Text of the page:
Introduction: What is a Word Cloud?

Word Clouds have become quite a popular way for marketing campaigns. As more and more information is shown to the viewer, these Word Cloud present a modern graphic way to represent an idea or focus around which the whole concept is born. 

Let us start with simple Word Cloud examples with the topic web 2.0. We can see the main topic in the center (web 2.0) and multiple related topics around that. Here, size and words after the main topic define the importance or relation to the overall topic.

A Word Cloud for terms related to Web 2.0 Source

A larger font size depicts the higher weight of the particular subject in a given Word Cloud topic. So the topic of Usability, Design, Convergence, Standardization, Economy, and Participation has more influence than Web Standards, Mobility, Data-Driven, CSS, Simplicity, and Microformats. 

On a general note, these are also known as a tag cloud, or wordle, or a weighted list. Many online platforms use the tag cloud to represent specific items or tags that are found on that website. Suppose a website has hundreds of posts or content on a website. A tag cloud can separate the use of words on these posts to define the number of views on a specific analysis. 

Word Clouds have three main types as frequency, Significance, and Categorization based on meaning rather than their visual appearances. In this post, we will learn step by step process for how to make a Word Cloud in R language. 

  1. Who is using Word Clouds?
  2. Reason to use Word Clouds to present your text data
  3. Main steps to create Word Cloud in R
  4. Word Cloud examples
  5. When you should use Word Clouds 

1. Who is using Word Clouds?

With data analysis gaining focus in almost every industry, these Word Clouds are gaining a lot of importance in getting facts and discovering patterns. Word Clouds are now used across multiple domains as in topics of:

  • Research to conclude qualitative information from large amount and multiple forms of data
  • Social Media Sites to collect and analyze data in discovering potential current trends, separate miscreant or offenders, and upcoming changes in user behaviors.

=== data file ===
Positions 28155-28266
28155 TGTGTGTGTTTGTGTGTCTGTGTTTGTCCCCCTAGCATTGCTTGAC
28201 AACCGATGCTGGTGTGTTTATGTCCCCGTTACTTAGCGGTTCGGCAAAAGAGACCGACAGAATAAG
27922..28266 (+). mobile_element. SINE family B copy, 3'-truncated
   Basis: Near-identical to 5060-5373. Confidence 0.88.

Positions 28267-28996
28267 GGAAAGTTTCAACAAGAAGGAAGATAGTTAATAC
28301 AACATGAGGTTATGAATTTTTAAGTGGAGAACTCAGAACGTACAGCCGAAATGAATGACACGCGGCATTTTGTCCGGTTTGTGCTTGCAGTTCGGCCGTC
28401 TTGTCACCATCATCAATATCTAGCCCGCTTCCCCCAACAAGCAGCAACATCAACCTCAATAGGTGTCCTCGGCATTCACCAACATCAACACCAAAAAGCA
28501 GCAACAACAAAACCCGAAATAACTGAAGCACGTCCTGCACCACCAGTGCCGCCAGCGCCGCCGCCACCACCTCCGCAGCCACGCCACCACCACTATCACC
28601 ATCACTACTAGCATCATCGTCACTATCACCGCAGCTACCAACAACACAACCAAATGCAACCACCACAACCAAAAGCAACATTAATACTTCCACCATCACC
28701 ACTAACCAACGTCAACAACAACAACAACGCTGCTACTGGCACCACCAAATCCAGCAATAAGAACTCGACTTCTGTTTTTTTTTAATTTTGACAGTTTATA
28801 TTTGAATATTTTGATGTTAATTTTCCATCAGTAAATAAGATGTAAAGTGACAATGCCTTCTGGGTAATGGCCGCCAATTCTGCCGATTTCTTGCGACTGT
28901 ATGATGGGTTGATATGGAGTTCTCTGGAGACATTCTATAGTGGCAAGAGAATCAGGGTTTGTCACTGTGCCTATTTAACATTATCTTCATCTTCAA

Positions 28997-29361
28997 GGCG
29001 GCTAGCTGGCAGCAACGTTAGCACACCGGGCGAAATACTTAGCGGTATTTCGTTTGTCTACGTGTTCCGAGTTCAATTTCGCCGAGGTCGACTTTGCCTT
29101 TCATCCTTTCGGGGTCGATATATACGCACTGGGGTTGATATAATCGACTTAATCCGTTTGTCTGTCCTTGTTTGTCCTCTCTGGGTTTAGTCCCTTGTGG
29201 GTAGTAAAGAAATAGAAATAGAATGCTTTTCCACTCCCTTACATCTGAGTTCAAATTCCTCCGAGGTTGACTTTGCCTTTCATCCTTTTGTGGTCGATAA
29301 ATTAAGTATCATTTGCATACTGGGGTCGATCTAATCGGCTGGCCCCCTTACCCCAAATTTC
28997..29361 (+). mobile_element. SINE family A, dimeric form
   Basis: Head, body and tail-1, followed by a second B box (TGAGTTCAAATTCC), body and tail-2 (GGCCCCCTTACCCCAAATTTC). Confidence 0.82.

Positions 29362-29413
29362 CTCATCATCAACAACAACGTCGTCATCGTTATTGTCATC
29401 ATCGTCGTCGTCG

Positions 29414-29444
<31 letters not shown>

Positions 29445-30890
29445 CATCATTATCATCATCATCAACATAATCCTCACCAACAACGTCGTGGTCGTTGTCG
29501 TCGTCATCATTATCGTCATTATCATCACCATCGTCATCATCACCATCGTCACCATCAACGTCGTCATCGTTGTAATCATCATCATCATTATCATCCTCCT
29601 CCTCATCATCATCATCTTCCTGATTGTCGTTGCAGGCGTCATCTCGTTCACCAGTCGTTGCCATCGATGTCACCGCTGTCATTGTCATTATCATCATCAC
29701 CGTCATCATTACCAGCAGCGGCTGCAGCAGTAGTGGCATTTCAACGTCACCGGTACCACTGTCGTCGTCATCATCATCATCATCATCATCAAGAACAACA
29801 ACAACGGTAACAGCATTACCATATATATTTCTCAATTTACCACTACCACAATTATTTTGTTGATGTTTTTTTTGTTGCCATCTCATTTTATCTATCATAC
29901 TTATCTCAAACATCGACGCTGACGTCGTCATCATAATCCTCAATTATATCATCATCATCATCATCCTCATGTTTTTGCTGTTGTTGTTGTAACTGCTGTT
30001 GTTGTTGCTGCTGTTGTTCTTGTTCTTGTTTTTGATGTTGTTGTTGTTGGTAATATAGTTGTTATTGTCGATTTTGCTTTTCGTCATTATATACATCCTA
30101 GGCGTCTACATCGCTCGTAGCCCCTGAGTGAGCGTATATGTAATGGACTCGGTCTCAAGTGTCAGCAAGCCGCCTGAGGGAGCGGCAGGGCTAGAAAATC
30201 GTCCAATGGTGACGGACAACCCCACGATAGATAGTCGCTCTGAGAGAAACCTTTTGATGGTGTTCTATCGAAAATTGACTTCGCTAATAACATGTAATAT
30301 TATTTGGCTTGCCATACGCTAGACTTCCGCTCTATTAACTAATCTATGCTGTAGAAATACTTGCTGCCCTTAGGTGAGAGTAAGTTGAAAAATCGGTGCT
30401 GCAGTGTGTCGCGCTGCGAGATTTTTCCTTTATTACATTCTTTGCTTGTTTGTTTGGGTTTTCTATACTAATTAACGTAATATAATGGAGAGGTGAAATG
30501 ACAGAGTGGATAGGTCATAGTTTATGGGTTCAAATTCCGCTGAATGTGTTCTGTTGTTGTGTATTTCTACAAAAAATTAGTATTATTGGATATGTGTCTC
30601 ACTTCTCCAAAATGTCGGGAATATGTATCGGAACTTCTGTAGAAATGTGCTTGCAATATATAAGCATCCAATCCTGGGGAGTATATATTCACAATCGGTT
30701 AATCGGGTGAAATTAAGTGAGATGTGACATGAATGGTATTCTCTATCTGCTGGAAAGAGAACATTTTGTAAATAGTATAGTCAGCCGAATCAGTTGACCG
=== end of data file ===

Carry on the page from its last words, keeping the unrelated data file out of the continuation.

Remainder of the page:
• Marketing to uncover present trends, user behavior, and trending products.
  • Education to bring more focus on the essential issues that need more attention.
  • Politicians and Journalists to get more attention from users.

2. Reason to use Word Clouds to present your text data

Here are the main reasons to use Word Clouds in presenting text data.

  • Keeps the Focus: Word Cloud represents a sophisticated communication tool for modern viewers to focus on the main factors or reasons rather than going through the whole document.
  • Simple and precise information: A Word Cloud will bring the exact information to the viewers instantly.
  • Highly engaging: Word Clouds are more visually engaging in the viewer’s eye.
  • Enhance user experience: Overall Word Cloud is a great way to improvise user experience.

3. Main steps to create Word Cloud in R


Here is your guide for creating the first Word Cloud in R. 

Step 1: Starting by creating a text file 

The first step is choosing the topic or selecting the data and creating a text file for easy processing. You can take any speech from a Politician leader or thousands of social media posts. You can use any editor from your system or online to copy-paste the data and create a specific text file for building a Word Cloud.  

Step 2: Install and loading the WordCloud package in R

Then open the RStudio. And for generating Word Cloud in R, you must have the WordCloud package in R and RcolorBrewer package for representing colors, respectively. Here are the commands to use these packages in the RStudio:


#Installalation and loading of packages 
install.packages(“wordcloud”) 
library(wordcloud)
install.packages(“RColorBrewer”)
library(RColorBrewer)

Users also have the option to use the WordCloud2 package that offers extra designs and funny applications for developing a more engaging Word Cloud in R. Here is the command for that:


install.packages(“wordcloud2)